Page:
We know racism in the food system cannot be resolved without tackling the underlying structures that hold it in place. We commit to being a visible ally and taking public positions not only on oppression within the food system, but also within the broader social justice movement. We are committed to building equity in our organisation and supporting our members who are racially minoritised and marginalised.

    This is a moment of solidarity, with thousands — of all races — showing up to protest in communities across the world. Community members and local businesses have stepped up to support protesters in dramatic ways, from food donations delivered from local farms to free meals and supplies. We also want more growers and people in the land sovereignty and food justice movement to engage with racial equity. Food Systems New England has a brilliant collection of resources and prompts that can be done as a 21 day challenge or in your own time. While it focuses on the US we can draw a lot of parallels to the UK.

    When the Gandhi Mahal restaurant in Minneapolis was damaged by fire last week, the owner released this solidarity statement: “Let my building burn, justice must be served.”

    Actions to take, now

    “If you have come here to help me, you are wasting your time. But if you have come because your liberation is bound up with mine, then let us work together.”

    ·  Take action by attending one of the protests in the UK this week – now is the time to show up.

    ·  Watch this 7-minute video from the Minnesota Black Visions Collective, and follow and amplify Black leaders on social media, in the food system and beyond (check out @SoulFireFarm@saafon4farmers@Mvmnt4BlkLives and @ericabuddington on Twitter — there are many more.

    ·  Educate yourself about the impacts of colonialism on access to land, resources and our food system and sign this petition to include colonialism in the UK curriculum.
    ·  Urge Rishi Sunak to Drop the Debt of the Global South. Take the time to learn about the impact of our neo-colonial food system on global poverty. So much debt was taken on by countries to build the infrastructure- dams, roads, ports- so to grow export crops and ship them across the world. It is unacceptable for these countries to be forced to cut basic social services to service this debt created in part by our neo-colonialist global food system.

    Act on your outrage by providing material and financial support to sustainable movements and organisations.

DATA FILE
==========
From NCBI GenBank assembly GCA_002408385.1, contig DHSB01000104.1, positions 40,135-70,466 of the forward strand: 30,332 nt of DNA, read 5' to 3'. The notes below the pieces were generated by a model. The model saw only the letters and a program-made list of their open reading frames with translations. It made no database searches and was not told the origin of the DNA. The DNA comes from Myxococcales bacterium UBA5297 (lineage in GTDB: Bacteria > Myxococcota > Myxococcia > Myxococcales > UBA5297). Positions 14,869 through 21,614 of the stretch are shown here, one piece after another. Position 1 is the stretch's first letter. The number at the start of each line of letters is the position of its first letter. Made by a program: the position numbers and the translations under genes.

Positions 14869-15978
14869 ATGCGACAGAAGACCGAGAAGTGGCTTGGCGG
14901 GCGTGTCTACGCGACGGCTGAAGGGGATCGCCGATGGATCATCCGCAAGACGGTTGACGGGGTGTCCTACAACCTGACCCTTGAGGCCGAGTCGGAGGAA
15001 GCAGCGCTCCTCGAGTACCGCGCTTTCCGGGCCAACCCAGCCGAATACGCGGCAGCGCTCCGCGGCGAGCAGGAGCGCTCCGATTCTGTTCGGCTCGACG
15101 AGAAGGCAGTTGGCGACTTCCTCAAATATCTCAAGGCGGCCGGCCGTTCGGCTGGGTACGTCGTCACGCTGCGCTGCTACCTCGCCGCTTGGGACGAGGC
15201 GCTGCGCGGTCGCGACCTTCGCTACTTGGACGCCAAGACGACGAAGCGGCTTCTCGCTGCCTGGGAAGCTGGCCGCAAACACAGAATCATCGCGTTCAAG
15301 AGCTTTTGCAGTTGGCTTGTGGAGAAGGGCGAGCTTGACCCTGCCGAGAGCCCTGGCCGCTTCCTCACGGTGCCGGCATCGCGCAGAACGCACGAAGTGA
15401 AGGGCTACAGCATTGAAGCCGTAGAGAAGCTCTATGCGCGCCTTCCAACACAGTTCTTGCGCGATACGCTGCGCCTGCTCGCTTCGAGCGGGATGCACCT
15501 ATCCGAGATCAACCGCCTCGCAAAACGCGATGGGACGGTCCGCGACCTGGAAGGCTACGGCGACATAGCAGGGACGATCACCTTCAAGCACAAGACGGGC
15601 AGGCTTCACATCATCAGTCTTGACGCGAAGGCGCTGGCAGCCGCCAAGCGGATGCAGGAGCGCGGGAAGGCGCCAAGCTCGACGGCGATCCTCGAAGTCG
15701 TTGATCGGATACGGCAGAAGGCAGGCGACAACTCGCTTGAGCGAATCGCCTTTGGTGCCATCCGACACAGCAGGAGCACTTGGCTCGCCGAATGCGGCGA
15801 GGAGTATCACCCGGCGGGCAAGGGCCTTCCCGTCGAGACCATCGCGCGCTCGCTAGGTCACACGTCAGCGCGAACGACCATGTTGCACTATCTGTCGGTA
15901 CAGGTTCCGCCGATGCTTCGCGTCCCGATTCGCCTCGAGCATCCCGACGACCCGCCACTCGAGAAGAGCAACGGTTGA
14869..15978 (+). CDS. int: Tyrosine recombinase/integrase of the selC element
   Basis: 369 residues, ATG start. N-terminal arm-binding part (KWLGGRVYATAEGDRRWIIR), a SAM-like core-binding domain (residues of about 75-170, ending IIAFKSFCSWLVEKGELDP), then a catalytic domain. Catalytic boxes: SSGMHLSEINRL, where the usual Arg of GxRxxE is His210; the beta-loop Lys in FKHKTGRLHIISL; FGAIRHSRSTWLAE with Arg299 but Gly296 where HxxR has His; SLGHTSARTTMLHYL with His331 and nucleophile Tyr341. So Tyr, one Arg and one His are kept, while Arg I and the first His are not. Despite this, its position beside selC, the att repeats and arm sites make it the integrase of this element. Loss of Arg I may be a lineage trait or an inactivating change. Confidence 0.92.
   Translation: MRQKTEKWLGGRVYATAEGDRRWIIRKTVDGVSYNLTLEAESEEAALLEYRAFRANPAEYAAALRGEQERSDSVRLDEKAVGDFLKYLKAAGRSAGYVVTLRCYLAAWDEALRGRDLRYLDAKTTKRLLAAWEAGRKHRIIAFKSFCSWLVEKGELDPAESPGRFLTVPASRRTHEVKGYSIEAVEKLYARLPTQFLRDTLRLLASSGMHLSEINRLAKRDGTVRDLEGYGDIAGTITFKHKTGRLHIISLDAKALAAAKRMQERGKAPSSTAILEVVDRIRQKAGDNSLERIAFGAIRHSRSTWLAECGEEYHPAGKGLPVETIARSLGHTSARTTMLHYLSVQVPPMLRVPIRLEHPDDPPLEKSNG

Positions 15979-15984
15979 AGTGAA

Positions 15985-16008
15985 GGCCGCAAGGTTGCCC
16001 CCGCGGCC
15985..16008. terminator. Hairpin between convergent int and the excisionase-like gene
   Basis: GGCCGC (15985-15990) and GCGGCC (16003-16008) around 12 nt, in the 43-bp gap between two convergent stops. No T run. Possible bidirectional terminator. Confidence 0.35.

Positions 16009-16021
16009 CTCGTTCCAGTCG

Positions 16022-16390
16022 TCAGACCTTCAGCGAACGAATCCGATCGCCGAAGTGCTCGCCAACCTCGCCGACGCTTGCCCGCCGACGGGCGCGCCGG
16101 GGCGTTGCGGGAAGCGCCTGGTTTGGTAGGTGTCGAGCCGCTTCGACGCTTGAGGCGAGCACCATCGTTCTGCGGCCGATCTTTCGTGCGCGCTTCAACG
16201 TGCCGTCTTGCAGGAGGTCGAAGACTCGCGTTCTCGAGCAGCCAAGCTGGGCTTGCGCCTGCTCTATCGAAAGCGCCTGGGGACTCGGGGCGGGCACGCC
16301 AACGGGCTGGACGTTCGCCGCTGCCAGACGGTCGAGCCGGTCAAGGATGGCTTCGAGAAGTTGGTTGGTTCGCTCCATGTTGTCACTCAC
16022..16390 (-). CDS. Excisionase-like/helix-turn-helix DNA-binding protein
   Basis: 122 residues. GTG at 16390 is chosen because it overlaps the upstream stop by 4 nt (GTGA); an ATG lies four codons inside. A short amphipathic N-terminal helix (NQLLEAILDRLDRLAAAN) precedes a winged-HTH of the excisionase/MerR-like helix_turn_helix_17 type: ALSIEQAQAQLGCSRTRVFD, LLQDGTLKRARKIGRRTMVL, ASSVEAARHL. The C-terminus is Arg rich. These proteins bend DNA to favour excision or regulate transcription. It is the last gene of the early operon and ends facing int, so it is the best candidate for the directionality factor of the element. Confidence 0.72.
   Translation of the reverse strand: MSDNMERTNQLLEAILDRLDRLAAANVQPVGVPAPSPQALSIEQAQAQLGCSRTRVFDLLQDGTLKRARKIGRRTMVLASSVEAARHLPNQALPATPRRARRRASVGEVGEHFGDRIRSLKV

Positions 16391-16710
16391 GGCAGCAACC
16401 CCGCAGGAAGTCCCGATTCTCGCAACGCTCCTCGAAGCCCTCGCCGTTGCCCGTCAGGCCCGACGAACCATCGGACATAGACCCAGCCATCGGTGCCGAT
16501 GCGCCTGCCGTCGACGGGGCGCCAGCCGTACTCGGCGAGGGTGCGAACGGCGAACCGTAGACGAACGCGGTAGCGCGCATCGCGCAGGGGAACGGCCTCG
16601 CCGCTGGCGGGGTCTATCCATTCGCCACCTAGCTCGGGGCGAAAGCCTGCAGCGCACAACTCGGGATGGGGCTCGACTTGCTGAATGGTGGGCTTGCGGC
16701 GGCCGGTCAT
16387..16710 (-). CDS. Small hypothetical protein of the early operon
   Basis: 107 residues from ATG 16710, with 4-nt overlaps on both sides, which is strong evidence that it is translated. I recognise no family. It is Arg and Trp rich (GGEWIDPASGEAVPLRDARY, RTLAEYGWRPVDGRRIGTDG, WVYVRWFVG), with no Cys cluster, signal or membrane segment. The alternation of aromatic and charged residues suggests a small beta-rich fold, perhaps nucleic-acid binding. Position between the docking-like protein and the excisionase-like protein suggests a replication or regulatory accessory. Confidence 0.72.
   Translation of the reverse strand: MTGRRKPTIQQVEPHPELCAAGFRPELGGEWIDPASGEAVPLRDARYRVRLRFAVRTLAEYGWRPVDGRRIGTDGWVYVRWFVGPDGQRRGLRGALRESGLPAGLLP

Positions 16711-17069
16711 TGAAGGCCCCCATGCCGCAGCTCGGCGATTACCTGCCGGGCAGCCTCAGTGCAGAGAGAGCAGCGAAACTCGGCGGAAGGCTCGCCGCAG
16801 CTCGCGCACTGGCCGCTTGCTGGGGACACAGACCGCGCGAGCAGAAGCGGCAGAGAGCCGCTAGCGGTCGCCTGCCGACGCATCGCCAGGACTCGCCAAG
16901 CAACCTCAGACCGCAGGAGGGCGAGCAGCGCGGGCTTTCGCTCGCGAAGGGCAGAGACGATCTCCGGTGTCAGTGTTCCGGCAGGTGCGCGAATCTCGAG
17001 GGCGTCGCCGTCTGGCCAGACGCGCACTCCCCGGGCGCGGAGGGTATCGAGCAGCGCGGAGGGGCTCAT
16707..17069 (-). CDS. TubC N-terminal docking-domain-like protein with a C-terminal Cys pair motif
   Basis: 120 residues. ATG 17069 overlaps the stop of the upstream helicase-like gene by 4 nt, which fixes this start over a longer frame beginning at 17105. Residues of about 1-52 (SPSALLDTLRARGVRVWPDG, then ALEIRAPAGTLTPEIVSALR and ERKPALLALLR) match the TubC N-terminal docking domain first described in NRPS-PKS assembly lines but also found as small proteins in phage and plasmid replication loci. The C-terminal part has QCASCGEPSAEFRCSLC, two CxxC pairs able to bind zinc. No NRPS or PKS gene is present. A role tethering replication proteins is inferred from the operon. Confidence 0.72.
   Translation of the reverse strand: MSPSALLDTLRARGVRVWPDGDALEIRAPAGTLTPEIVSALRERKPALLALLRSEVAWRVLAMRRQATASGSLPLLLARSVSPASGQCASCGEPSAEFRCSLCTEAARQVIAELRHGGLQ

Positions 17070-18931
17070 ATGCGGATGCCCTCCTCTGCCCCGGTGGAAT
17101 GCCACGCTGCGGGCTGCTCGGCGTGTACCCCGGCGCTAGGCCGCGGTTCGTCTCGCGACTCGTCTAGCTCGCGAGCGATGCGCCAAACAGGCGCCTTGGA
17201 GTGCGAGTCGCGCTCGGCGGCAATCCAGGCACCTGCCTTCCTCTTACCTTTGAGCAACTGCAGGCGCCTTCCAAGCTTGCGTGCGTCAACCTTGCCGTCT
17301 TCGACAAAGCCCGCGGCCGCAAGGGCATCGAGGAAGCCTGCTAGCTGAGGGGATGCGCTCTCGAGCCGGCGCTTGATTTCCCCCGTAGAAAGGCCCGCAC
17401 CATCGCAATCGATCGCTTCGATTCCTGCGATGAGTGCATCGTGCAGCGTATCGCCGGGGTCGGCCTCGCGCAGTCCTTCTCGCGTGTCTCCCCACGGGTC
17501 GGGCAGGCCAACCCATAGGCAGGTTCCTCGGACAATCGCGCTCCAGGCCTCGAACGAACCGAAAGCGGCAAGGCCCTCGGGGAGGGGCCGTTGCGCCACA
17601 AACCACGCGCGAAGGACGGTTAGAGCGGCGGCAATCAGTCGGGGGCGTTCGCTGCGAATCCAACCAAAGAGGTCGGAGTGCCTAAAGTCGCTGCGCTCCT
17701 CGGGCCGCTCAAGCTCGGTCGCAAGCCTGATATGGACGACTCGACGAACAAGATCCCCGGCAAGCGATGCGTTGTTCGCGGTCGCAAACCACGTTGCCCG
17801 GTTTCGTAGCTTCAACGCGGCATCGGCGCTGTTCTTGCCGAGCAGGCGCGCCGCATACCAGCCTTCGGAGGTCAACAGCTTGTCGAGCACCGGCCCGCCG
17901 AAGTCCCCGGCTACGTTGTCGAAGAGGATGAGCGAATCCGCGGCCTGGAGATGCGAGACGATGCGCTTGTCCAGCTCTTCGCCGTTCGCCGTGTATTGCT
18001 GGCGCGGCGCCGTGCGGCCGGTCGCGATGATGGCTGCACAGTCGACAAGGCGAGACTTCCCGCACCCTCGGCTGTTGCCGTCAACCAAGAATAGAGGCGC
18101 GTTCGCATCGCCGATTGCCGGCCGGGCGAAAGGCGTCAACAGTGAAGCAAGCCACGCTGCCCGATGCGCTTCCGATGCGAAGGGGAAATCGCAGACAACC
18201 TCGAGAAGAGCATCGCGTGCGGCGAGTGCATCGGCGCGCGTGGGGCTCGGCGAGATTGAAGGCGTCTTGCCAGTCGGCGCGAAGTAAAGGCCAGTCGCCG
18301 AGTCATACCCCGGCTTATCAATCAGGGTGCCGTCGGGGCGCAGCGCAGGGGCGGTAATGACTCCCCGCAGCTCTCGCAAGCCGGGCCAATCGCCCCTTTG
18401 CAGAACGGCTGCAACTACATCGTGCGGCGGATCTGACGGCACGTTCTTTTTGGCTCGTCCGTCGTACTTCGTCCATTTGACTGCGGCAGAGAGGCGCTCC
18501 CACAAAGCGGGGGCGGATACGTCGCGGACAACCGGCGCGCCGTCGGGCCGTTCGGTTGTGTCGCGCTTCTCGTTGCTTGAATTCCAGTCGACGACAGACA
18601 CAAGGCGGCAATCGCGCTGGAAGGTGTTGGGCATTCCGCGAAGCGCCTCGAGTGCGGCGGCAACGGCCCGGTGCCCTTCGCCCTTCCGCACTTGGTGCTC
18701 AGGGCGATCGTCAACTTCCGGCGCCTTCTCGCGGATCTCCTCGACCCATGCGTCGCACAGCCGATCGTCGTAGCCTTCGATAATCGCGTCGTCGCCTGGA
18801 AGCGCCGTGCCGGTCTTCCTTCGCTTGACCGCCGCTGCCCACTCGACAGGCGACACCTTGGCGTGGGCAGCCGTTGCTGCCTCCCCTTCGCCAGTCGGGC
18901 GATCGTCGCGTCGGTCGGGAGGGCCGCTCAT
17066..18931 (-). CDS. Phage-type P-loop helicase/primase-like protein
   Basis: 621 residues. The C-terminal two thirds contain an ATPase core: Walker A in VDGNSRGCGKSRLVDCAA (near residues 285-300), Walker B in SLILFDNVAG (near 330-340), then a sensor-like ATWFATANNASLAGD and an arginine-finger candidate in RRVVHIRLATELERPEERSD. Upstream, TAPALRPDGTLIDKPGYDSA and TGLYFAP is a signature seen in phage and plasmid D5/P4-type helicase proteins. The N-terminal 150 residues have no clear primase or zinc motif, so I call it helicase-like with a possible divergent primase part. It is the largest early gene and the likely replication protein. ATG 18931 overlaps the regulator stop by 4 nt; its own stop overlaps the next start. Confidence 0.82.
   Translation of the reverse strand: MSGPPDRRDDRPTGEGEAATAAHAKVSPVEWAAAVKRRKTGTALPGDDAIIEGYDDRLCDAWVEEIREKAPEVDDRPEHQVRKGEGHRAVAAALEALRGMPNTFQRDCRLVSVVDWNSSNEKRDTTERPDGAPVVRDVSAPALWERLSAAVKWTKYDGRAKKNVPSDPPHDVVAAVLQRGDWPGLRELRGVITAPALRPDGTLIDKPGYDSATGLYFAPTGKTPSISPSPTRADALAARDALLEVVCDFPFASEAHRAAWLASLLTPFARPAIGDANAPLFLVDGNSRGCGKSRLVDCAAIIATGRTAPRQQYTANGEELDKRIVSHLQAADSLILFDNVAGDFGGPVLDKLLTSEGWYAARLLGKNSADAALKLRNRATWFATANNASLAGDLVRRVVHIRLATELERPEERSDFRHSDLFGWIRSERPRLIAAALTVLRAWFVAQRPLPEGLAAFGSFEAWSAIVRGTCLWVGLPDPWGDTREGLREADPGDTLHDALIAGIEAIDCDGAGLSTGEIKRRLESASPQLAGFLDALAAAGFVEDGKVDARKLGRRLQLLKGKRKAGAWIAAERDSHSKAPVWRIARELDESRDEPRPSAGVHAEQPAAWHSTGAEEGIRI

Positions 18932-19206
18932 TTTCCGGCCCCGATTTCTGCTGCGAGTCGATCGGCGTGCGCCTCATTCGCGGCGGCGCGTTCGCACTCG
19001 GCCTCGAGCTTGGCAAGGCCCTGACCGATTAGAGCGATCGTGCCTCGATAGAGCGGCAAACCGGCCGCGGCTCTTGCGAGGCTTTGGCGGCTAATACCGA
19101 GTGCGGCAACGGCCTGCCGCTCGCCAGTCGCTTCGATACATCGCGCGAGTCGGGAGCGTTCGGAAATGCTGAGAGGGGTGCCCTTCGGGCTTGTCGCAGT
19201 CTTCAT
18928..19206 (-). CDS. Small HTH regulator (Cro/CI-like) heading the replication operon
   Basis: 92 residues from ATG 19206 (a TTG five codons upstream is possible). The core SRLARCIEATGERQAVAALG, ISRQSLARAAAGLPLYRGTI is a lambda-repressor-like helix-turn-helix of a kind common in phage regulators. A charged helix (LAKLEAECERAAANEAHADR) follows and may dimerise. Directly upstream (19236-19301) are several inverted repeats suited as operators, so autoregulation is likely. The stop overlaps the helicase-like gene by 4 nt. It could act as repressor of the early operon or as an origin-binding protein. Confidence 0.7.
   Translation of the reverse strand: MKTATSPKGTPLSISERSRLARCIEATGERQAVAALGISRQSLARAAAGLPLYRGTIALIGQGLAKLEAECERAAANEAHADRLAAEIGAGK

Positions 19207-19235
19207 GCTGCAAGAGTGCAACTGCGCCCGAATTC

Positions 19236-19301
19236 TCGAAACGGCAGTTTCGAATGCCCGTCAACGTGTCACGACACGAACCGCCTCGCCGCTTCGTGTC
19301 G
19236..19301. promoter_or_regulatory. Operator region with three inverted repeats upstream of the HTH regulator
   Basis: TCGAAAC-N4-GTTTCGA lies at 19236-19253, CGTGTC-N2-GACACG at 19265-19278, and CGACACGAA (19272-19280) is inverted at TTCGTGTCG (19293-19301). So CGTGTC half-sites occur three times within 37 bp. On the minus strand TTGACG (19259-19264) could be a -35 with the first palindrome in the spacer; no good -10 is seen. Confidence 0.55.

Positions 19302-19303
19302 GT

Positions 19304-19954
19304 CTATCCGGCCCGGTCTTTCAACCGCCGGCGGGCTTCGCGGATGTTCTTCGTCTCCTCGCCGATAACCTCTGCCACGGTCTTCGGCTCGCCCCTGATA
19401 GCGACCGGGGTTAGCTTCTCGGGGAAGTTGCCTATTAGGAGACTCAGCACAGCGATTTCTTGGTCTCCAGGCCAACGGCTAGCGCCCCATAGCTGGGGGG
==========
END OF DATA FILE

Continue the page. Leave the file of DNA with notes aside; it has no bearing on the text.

Here are some groups that we think people should direct their funds and energy towards:

    • Land In Our Names – a food justice organisation for people of colour in the UK. LION needs funding to cover core costs, set up a People of Colour  Growers fund and create a Food Justice Toolkit. To donate to LION contact the LWA ( designating that your donation should be handed over to LION.
    • United Families & Friends Campaign – supporting and connecting friends and families of people killed by the police in the UK
    • Black Lives Matters UK – BLM UK have set up a fundraiser yesterday which looks to build and create a resilient and sustainable movement through creating and distributing resourcing, providing care and healing services to Black people and so on.
    • UBELE – Ubele has been doing some important work in researching the effects of COVID on BAME people and organisations and have been building community resilience and sustainability.
    • Black Rootz are a black-led multigenerational project at Wolves Lane in north London. It is an incubation project by Ubele where elders share their growing knowledge and support young people.
    Finally, we urge everyone to get involved in the politics of your local community to end racism from the ground up. We need to be inclusive of people of colour in our farms and food projects. We need to fight for access to land and the resources so we can bring more diversity into farming communities and give more people access to green spaces. We need to resource community-based food systems in all neighbourhoods to keep good food affordable and accessible. It is unacceptable for organic food to primarily be accessible to white, middle class consumers. We must acknowledge that BAME communities have been disproportionately affected by food insecurity due to historical and systemic racism and stand with Leah Peniman in demanding the dismantling of oppressive structures that misguide our food system” and take concrete and proactive steps towards making food, land and nature accessible to all.